The NFL is becoming a product where more and more fans are enjoying football games at home as opposed to going to the stadium. With high-definition broadcasts, surround sound, and 3-D programming, the league has acknowledged that the at-home experience for watching football has evolved and many more fans prefer to stay home, resulting in blackouts. But in a report from the Wall Street Journal, the National Football League as come up with a possible solution for fans who choose to stay home.
Team owners voted to allow games to be shown in local markets as long as 85% of the tickets are sold for their team. The team will be allowed to set a goal of at least 85% or higher for the games to be televised locally. But to make sure teams do not set an easy mark for allowing the game to be shown, they will have to share more revenue once the percentage of tickets sold benchmark is exceeded.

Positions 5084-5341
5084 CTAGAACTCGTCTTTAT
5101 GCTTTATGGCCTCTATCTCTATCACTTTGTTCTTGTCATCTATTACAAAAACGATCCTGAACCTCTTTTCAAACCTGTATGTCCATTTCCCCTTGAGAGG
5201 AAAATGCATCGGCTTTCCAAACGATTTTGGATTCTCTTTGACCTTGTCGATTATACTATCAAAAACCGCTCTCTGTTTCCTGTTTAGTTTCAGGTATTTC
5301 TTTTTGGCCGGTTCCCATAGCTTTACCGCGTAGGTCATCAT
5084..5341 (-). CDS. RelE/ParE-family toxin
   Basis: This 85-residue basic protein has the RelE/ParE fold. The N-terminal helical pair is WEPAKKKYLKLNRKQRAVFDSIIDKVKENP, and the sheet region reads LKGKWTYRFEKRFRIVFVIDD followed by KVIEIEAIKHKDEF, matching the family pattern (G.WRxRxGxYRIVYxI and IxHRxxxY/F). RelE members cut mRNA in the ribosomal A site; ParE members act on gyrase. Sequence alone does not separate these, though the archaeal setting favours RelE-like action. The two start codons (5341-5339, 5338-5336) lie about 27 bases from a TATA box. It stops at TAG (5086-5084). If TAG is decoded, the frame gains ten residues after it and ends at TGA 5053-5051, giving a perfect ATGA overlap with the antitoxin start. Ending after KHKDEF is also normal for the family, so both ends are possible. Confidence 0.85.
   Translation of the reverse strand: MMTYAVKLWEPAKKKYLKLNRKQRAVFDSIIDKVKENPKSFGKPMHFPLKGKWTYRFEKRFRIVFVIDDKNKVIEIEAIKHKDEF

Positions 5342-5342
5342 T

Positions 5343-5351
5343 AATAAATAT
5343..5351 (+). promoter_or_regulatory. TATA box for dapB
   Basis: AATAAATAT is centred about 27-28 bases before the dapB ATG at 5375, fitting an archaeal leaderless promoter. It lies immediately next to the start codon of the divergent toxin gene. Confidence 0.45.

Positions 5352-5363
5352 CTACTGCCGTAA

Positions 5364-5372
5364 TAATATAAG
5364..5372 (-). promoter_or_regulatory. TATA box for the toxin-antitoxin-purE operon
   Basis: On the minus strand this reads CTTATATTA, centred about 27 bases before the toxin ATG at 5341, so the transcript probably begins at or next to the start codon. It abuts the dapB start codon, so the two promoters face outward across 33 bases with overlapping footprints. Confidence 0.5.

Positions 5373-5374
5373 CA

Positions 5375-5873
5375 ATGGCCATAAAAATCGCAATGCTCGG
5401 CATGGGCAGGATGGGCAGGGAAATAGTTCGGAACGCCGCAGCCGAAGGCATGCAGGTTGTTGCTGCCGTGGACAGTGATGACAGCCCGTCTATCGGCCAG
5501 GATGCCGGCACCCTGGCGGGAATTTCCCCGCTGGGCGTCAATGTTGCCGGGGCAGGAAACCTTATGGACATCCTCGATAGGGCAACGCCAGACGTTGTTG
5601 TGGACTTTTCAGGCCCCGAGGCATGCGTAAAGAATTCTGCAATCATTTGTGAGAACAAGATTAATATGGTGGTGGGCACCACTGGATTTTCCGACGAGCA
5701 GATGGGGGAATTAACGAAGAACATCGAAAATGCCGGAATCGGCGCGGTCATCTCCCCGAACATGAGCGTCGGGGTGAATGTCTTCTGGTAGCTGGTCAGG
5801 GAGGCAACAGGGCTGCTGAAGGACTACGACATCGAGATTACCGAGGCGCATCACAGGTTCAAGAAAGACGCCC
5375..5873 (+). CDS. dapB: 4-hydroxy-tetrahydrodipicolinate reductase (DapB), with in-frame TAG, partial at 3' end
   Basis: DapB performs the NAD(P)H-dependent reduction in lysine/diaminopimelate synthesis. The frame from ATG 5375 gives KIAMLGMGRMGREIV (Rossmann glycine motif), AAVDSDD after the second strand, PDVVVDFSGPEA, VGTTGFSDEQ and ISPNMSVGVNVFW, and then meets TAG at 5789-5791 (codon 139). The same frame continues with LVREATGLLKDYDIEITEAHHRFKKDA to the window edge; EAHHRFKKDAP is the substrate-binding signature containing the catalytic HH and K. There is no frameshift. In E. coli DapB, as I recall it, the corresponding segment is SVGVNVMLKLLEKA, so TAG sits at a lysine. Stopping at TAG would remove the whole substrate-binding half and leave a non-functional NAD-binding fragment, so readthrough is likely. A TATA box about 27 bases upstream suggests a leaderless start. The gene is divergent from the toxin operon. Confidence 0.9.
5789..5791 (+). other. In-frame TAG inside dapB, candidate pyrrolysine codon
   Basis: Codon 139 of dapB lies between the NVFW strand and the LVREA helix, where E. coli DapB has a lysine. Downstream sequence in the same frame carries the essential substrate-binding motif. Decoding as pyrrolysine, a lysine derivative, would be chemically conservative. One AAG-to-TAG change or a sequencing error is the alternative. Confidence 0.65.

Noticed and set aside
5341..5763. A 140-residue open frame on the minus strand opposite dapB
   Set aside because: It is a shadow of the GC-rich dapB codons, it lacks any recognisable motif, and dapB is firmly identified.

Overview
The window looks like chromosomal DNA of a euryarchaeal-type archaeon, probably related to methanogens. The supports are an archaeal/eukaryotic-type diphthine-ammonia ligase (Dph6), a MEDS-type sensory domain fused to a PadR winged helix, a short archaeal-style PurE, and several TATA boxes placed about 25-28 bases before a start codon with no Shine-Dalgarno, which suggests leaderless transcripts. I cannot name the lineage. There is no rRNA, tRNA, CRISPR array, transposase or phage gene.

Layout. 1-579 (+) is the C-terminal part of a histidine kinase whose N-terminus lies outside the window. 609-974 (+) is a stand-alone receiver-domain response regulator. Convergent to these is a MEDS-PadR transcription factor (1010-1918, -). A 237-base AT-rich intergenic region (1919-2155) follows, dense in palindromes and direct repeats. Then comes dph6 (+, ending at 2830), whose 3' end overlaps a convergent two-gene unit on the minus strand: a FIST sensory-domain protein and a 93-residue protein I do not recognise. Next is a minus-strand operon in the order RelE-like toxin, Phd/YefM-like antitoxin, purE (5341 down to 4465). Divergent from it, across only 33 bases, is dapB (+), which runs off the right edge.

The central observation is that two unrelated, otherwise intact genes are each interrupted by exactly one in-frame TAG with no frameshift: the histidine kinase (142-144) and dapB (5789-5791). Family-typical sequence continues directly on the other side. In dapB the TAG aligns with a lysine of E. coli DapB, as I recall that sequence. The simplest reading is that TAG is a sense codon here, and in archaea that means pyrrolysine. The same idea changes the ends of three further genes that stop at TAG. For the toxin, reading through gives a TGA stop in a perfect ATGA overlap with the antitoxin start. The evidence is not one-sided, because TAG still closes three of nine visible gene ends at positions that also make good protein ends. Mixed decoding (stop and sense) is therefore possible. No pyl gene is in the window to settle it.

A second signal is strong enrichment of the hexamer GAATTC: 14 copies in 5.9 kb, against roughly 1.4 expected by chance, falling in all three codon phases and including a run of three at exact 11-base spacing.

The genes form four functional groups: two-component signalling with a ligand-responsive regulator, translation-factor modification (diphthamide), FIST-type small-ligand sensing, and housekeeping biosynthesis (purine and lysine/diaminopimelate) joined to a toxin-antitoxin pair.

This can be good news for fans of the Tampa Bay Buccaneers and Cincinnati Bengals, who accounted for 11 of the 16 total blackouts the NFL had in 2011. But what percentage will those teams set to lift the blackouts? If the team is looking at it from a monetary perspective, they may keep the percentage of tickets sold high throughout the year so that they can hold on to most of the revenue.
The announcement of blackouts being lifted is great news for fans. Regardless of the approach team owners take setting a percentage for games, the league has finally shown they care. Somewhat.
(Follow me on Twitter: @BayCave)